Chapter 28

Pesticide Application and Equipment in Greenhouses

Sprayer Components

Sprayers come in a large range of types and sizes, from small, hand-held sprayers to large, self-propelled machines. While there is such a large variety, there are some basic components that are found on nearly all types of sprayers. The basic components used in liquid application systems include tank, pumps, filtration devices, fans, and nozzles.

Tank

The spray tank should be of an appropriate size for the type of sprayer used and the volume of pesticide mixture required for the area to be sprayed. The shape of the tank should allow for easy access for filling and ease of drainage and cleaning.

Pump (liquid flow)

The pump must deliver the necessary flow to all nozzles at the desired pressure to ensure uniform distribution. When selecting a pump, consider the pressure ranges the pump can handle, the gallons per minute it can supply, its resistance to corrosive damage from pesticides, ease of priming, and power source availability. It’s a good idea to choose a slightly oversized pump.

Agitation System

Many chemical formulations consist of fine powders or particles that need to be held in suspension in the chemical mix. If the mix is left to stand, these particles may settle on the bottom of the tank. A system to agitate or mix the chemical is therefore required. This is usually achieved by recirculating some of the spray mix back to the spray tank.

Filtration System

Filters are required to prevent nozzle blockage. Blockage results in wasted time, increased risk of chemical exposure if nozzles or filters require cleaning in the field and poor coverage in the field if individual nozzle blockages are not detected. Factors such as the water source, pesticide formulation and pump agitation capability influence the type of filtration system required for the sprayer.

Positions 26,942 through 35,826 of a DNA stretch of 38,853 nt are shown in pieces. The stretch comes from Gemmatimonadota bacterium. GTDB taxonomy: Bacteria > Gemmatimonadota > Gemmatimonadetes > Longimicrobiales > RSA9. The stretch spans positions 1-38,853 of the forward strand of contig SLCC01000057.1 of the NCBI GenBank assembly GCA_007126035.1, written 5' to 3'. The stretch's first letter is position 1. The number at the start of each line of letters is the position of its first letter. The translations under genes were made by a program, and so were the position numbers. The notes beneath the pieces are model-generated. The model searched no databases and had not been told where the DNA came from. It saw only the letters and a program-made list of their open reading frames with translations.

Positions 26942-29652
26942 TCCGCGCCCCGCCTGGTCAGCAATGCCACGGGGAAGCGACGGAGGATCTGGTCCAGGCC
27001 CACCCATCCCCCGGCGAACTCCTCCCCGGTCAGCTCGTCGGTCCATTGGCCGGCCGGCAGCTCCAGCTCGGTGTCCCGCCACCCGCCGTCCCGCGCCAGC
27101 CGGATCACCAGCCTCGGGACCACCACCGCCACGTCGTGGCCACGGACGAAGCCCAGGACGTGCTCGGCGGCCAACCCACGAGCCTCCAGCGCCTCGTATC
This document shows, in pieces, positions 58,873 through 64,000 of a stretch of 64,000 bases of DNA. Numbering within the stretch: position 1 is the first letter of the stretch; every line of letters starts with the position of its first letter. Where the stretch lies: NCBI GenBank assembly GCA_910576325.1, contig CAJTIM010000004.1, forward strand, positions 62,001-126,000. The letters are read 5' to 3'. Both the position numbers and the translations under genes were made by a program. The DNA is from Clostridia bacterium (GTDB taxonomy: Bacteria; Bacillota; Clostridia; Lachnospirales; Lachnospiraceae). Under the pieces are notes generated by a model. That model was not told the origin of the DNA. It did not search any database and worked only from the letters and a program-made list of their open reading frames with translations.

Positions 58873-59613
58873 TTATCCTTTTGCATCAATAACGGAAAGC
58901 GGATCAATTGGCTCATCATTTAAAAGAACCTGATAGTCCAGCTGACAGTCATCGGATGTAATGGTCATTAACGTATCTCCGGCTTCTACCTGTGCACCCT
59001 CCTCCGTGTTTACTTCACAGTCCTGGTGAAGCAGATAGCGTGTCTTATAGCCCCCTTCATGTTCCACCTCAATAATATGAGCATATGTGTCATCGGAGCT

Pressure Regulators and Control Valves

Liquid flow rate and pressure to nozzles must be controlled to ensure that sprayer output is consistent. This is generally achieved by use of pressure regulators and/or control valves. These may be operated manually or electronically, particularly for the larger sprayers.

Fans

Fans are used to move spray into plants to enhance the uniformity of pesticide deposition on the plants. Air movement also displaces leaves and branches, which aids spray penetration and increases the exposure of surfaces to spray. The air stream helps to atomize the spray and assures spray droplet velocity, which increases impingement (sticking) of very small spray droplets to the plant canopy. There are three main types of fans: axial flow, centrifugal, and cross-flow.

Nozzles

The term “nozzle” is used in a wider sense of any device through which spray liquid is emitted, broken up into droplets and dispersed over the target. The nozzle regulates the flow rate, atomizes (breaks up) the mixture into droplets, and disperses the droplets in a specific pattern. Nozzle selection is one of the most important decisions to be made related to pesticide applications. The type of nozzle affects not only the amount of spray applied to an area, but also the uniformity of the applied spray, the coverage obtained on the sprayed surfaces, and the amount of drift. Each nozzle type has specific characteristics and capabilities and is designed for use under certain application conditions. Nozzles usually have several components, including a body, cap, strainer, disc and core (orifice and whirl plate). Nozzles vary according to capacity (gpm or gph), spray pattern angle, and shape of spray pattern. Unfortunately, no one nozzle can cover every type of application.

Nozzle Materials

Nozzles are made from several materials. The most common are brass, nylon, stainless steel, hardened-stainless steel, tungsten carbide, thermoplastic, and ceramic. There are advantages and disadvantages with each type of material. Brass nozzles are relatively inexpensive, but they wear rapidly with abrasive materials, such as wettable powders and liquid fertilizers. Stainless steel and hardened stainless steel are the most resistant to wear, but their expense discourages some users. Frequent replacement of brass nozzles usually makes their use more costly in relation to the area sprayed.